Ex-Texas tennis coach pleads guilty | News Coverage from USA

Ex-Texas tennis coach pleads guilty

BOSTON – Michael Center, former men’s tennis coach at the University of Texas, pleaded guilty to conspiracy charges in federal court Wednesday, becoming the third college coach to plead guilty in the nation’s college admissions scandal. 

Center, who admitted to accepting $100,0000 in bribes to falsely designate a college applicant as an athlete, pleaded guilty to conspiracy to commit wire fraud and honest services wire fraud. He was appearing before U.S. District Court Judge Richard Stearns, who accepted the plea agreement. 

He also agreed to cooperate moving forward with prosecutors and provide “substantial assistance” as the Justice Department pursues possible other defendants in the already-sweeping case.

Center joins former Yale women’s soccer coach Rudy Meredith and former Stanford sailing coach John Vandemoer as coaches who have waived the right to a trial to instead reach a deal with prosecutors in the nation’s largest-ever college admissions conspiracy case.

A fourth coach, former University of Southern California assistant women’s soccer coach Laura Janke, on Tuesday entered a guilty plea but awaits a court date.

Center, fired by Texas in March, faces a maximum penalty of 20 years in prison, an additional three years of supervision upon release and a fine of $250,000. But prosecutors have recommended he receive the “low end” of the sentencing range, which would be between 15 and 21 months. He also faces $60,000 in forfeiture.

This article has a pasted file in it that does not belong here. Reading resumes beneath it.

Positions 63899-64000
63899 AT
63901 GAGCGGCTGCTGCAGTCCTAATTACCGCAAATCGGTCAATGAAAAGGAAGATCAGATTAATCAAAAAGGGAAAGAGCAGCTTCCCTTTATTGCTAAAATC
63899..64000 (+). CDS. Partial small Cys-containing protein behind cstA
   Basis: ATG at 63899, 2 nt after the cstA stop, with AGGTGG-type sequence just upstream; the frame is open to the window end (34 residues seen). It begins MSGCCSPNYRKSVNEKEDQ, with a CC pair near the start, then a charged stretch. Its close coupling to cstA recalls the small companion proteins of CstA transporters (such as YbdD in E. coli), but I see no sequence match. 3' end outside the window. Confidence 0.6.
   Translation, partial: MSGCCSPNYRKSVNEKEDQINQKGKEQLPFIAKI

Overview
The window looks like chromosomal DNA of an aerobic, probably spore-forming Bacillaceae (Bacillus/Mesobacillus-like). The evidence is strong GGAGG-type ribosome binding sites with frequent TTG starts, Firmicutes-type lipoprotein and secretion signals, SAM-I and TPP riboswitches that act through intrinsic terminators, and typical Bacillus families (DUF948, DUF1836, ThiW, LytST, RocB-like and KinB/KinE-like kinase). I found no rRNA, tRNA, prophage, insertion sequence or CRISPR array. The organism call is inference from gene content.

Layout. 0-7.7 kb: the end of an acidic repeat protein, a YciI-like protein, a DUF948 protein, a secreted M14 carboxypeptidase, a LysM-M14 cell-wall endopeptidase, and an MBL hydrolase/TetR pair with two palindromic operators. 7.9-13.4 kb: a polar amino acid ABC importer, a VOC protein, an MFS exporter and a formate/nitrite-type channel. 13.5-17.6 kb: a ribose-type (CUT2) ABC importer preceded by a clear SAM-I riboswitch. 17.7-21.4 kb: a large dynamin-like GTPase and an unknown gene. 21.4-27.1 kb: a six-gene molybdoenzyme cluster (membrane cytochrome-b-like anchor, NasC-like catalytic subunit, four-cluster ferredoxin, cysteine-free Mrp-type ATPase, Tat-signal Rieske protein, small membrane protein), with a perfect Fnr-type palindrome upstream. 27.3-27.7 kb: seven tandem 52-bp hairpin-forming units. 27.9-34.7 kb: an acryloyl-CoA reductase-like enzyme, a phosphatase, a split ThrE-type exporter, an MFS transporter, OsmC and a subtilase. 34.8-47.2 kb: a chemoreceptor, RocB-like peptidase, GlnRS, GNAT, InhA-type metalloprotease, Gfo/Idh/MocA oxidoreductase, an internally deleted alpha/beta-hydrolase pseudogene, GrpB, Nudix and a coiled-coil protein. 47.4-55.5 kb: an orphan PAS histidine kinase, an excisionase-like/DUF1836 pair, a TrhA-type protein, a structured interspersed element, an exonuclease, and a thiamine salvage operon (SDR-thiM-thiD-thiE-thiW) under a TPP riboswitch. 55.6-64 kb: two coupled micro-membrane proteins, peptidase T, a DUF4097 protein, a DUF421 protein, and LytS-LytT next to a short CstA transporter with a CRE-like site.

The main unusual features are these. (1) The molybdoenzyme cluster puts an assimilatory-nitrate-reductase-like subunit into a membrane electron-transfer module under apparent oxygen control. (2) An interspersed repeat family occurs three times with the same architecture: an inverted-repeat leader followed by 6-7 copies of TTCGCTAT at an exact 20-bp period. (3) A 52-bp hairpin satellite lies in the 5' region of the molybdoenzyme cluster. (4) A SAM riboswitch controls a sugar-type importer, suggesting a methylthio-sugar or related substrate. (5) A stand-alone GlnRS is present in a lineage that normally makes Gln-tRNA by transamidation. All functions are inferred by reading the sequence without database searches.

Center’s sentence hearing will take place this summer. 

“Yes sir,” Center said, when asked by the judge if he know what his guilty plea means.

Center, a former journalism major in college who is married with two children, coached highly ranked tennis teams at Texas. He told Judge Stearns that the stress of the case has forced him to take anti-anxiety medicine including Xanax. 

Mike Cudha, Center’s attorney, issued a statement outside the courthouse following the hearing that expressed his client’s regret for his actions. 

“Michael Center is a very good man who made a bade mistake – a criminally bad mistake,” Cudha said. “He has helped countless people. He’s mentored countless people over the course of a long career. He’s very sorry for what he did and at this point wants to make amends.”

Cudha declined to discuss what information Center might offer as part of his cooperation agreement. But he added: “There are very few cooperation agreements in this courthouse.” 

More: Two more defendants agree to plead guilty in college admissions bribery case

Assistant U.S. attorney Eric Rosen went over Center’s charges in court. He said Center in 2015 agreed to accept a payment of $100,000 from Rick Singer, the ringleader in the admissions scheme, in exchange for designating a student from Los Altos Hills, California, who did not even play competitive tennis, as a Texas tennis player. 

College admissions scandal: More arrests could be coming ‘in the near future’ in admissions case, prosecutors say

The money came from more than $630,000 in stock donations that the father of the student, Silicon Valley venture capitalist Chris Schaepe, allegedly made to Singer’s sham nonprofit organization the Key Worldwide Foundation.

Schaepe has admitted publicly that he’s the parent implicated in the case but has said he committed no wrongdoing and thought Singer’s group was “aboveboard.” He has not been charged in the case and his name is not disclosed in the complaint against Center nor was it mentioned in court.